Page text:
getKanban is a board game, which enables you to learn and practice Kanban in software development.
- Kanban is Japanese. “Kan” translates visual and “ban” means card
- Kanban is a process tool
- Kanban works as a pull mechanism (as opposite to a push mechanism)
- Kanban visualizes flow
- Kanban limits work-in-progress
- By limiting work-in-progress, bottlenecks in the flow will become visible
By visualizing bottlenecks, there’s an opportunity to improve the process flow (to remove the bottlenecks, to remove waste, and as a consequence, to better match capacity with demand in the different stages of the flow)
Kanban applies control by measuring lead and cycle times – by improving the flow you can improve those lead and cycle times, and therefore optimize the flow to get work at a higher rate through the flow.
Kanban originates from lean manufacturing. A kanban card is a message, it signals the depletion of goods (products, parts, inventory) to an upstream part of the process.
Conceptual diagram of a Kanban system; http://files.iquijada.webnode.es/200000139-034270535c/Kanban4.png
When received, the kanban card triggers the production requests of those goods. Therefore, the consumption of goods drives the demand for more production of the needed goods – so kanban enables a demand-driven system (a pull system). A demand-driven systems aims to minimize (or even eliminate) inventory; just-in-time production; higher flow throughput, and therefore aims companies to become more production efficient. Lean manufacturing specifies a number of forms of wastes and origins of waste.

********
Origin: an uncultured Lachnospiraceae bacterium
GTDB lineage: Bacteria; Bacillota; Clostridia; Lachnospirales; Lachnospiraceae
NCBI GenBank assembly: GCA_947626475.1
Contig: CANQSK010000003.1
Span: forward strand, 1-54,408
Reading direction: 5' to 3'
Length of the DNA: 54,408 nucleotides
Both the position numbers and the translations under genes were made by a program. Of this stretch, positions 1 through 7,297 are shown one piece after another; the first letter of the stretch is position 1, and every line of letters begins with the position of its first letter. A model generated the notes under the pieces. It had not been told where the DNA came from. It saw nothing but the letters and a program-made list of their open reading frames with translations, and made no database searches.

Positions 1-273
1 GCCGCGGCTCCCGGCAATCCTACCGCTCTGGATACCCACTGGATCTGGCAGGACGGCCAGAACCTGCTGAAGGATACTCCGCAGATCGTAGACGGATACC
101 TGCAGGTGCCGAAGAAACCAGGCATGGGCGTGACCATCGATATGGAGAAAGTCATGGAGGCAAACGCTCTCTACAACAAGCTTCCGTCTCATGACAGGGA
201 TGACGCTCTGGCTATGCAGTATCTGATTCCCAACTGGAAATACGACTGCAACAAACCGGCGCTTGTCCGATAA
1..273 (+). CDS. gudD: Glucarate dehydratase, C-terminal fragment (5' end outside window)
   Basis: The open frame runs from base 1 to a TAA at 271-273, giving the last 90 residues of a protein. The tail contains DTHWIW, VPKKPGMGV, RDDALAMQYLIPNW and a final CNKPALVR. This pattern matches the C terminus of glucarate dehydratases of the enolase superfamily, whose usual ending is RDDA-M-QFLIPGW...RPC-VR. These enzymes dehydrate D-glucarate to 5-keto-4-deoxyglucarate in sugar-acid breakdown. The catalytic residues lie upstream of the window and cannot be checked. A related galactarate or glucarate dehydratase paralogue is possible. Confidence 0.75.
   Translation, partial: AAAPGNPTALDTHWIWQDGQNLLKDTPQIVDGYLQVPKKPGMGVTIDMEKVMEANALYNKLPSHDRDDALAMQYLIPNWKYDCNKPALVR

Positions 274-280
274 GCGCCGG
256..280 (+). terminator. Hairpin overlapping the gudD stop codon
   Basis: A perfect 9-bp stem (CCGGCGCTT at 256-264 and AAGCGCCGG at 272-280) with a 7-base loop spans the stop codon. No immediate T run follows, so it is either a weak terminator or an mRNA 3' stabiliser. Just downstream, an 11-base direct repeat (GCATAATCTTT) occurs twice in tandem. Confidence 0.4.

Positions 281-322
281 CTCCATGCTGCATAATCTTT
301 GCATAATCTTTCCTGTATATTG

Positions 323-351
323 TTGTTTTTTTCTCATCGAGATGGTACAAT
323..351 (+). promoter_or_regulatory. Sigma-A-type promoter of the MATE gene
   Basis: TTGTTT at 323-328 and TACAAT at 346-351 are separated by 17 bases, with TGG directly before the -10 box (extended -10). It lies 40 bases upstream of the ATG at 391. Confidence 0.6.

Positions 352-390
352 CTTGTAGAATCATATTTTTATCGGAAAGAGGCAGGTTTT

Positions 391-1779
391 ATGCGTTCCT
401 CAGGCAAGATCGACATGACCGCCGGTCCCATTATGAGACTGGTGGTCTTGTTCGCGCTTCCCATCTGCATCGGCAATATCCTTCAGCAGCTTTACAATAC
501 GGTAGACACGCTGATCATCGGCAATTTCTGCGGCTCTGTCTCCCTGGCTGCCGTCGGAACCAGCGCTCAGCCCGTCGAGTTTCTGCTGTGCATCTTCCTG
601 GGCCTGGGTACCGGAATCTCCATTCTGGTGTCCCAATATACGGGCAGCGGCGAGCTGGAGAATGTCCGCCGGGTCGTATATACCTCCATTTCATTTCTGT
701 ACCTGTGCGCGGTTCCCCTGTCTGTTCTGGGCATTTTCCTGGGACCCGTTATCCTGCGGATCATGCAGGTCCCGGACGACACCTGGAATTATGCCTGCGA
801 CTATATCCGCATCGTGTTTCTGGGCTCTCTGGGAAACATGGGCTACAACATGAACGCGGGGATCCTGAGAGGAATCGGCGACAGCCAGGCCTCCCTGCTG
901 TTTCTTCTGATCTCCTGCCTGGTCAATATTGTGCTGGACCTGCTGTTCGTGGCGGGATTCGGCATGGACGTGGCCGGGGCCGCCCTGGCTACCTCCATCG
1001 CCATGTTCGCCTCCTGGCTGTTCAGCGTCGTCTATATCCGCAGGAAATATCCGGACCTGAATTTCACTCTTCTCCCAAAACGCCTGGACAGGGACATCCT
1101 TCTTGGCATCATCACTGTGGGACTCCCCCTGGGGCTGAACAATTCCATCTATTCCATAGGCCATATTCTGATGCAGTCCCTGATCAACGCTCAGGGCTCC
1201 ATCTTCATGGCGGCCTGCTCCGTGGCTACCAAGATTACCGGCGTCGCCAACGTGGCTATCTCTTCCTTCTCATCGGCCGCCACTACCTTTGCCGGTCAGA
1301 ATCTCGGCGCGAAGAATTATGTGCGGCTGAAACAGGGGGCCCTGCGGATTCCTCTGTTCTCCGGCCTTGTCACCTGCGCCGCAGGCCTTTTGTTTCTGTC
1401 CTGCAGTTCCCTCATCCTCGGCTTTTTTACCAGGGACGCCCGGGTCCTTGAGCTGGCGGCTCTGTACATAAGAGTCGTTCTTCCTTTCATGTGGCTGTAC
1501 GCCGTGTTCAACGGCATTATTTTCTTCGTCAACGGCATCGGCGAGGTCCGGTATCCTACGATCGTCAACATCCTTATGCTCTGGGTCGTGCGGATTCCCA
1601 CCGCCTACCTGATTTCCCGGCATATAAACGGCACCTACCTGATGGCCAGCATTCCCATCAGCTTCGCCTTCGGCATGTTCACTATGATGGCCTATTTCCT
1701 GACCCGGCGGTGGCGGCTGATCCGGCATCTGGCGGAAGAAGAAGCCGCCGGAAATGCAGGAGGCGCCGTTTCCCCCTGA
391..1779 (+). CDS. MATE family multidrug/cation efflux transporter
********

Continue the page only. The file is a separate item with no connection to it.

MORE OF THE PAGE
Kanban itself comprises of set of very simple rules, but (by years of application in lean manufacturing and almost a decade in software development) it has demonstrated its powerful abilities to trigger self-reflection, collaboration and process improvements. It has its roots in lean. Lean thinking’s pillars are respect for people and Kaizen.
The game setup consists out of a board, a stack of cards (backlog items with a certain value and effort to complete for analysis, development and test), a number of works (analysts, developers, testers), and the necessary charts (financials, and Cumulative Flow Diagram).
When playing the game you quickly learn about the pull mechanism, the effect of limiting work-in-progress and use of the fast-track (expedite) lane and specific impediments (problems, interruptions …).
The start of the game is at day 9 of a project (the context is a web application development with a customer-subscription based revenue model) – so you enter the game with some items in progress. The game can be played in quick play (till day 15), standard mode (till day 21) and advanced mode (till day 24).
The initial state looks like this:
As you see, the work-in-progress limits are respected:
- Maximum 4 cards (items) in the ready column (stage of the flow)
- Maximum 2 cards in analysis
- Maximum 4 cards in development
- Maximum 3 cards in test
- No maximum in ready to deploy
- No maximum in deployed (which basically means “finished”)
Now it’s up to the team to evaluate the state of the board; the game is played as following: